Arterial Pressure
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Jacob K. Meariman ◽  
Jane C. Sutphen ◽  
Juan Gao ◽  
Daniel R. Kapusta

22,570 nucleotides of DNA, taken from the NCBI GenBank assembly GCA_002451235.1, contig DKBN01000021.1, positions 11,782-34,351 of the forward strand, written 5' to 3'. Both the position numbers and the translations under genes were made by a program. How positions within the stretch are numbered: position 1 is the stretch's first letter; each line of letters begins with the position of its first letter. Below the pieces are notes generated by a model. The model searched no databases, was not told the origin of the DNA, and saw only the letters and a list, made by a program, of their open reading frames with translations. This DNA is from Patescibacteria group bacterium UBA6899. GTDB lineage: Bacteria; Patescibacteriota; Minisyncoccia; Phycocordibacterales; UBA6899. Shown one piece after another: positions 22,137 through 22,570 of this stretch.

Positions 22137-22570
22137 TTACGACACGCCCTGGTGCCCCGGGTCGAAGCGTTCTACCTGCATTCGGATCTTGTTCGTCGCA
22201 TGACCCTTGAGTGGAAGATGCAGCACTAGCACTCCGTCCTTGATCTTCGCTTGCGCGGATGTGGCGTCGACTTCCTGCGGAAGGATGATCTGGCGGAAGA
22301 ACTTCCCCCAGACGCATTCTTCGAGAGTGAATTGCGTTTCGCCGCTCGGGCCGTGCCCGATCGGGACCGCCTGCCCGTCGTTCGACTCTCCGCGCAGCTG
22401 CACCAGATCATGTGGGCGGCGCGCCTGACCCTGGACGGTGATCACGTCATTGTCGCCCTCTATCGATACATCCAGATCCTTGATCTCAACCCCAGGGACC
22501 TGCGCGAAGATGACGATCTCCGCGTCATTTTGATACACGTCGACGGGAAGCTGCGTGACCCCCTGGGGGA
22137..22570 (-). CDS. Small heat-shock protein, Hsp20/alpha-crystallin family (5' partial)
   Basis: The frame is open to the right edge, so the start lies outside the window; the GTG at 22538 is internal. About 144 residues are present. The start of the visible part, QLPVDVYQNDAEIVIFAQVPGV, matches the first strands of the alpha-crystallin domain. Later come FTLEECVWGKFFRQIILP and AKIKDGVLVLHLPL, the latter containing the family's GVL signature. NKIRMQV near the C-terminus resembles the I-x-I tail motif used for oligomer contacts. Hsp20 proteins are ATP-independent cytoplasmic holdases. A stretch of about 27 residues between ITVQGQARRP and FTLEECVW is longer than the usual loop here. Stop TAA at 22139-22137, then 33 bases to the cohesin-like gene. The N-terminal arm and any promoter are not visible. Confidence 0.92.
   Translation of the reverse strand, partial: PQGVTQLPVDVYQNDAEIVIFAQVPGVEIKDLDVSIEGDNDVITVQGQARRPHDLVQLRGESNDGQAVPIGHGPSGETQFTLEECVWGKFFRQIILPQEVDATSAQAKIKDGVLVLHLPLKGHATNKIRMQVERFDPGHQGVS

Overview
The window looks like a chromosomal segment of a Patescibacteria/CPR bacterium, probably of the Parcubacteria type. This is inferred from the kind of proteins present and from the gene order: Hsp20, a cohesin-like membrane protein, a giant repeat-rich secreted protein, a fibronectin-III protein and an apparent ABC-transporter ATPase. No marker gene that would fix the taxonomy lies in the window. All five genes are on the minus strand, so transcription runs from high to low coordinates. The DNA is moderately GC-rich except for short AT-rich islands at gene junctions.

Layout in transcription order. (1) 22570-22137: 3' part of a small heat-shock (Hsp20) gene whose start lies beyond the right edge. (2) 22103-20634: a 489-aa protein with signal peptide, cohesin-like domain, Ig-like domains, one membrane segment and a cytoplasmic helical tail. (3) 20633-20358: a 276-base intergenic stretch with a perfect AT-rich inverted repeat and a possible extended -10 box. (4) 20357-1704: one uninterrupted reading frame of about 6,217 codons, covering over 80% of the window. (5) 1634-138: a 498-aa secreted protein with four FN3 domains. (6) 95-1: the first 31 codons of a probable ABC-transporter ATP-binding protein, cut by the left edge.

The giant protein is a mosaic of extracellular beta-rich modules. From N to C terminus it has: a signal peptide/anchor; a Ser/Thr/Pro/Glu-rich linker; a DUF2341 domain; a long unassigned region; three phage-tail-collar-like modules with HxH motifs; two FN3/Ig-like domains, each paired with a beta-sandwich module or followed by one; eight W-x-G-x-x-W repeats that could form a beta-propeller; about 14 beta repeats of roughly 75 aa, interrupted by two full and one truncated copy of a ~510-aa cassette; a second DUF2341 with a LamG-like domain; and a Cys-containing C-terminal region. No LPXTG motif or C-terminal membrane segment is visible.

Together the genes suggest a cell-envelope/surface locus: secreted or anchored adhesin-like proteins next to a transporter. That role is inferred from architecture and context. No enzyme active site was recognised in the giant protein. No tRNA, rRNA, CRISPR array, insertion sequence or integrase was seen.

Nalfurafine is a G-protein–biased KOR (kappa opioid receptor) agonist that produces analgesia and lacks CNS adverse effects. Here, we examined the cardiovascular and renal responses to intravenous and oral nalfurafine alone and in combination with furosemide, hydrochlorothiazide, or amiloride. We hypothesized that nalfurafine, given its distinct mechanism of vasopressin inhibition, would increase urine output to these diuretics and limit electrolyte loss. Following catheterization, conscious Sprague-Dawley rats received an isotonic saline infusion and were then administered an intravenous bolus of nalfurafine, a diuretic, or a combination. Mean arterial pressure, heart rate, and urine output were recorded for 90 minutes. In another study, rats were placed in metabolic cages and administered drug in an oral volume load. Hourly urine samples were then collected for 5 hours. Intravenous and oral nalfurafine produced a marked diuresis, antinatriuresis, antikaliuresis, and a decrease in mean arterial pressure. Compared with diuretic treatment alone, intravenous coadministration with nalfurafine significantly increased urine output to furosemide and hydrochlorothiazide and decreased sodium and potassium excretion. Notably, mean arterial pressure was reduced with nalfurafine/diuretic combination therapy compared to diuretics alone. Similarly, oral coadministration of nalfurafine significantly increased urine output to hydrochlorothiazide and decreased sodium and potassium excretion, whereas combination with furosemide only limited the amount of sodium excreted. Further, both intravenous and oral coadministration of nalfurafine enhanced the diuresis to amiloride and decreased sodium excretion. Together, these findings demonstrate that nalfurafine enhances the diuresis to standard-of-care diuretics without causing an excessive loss of electrolytes, offering a new approach to treat several cardiovascular conditions.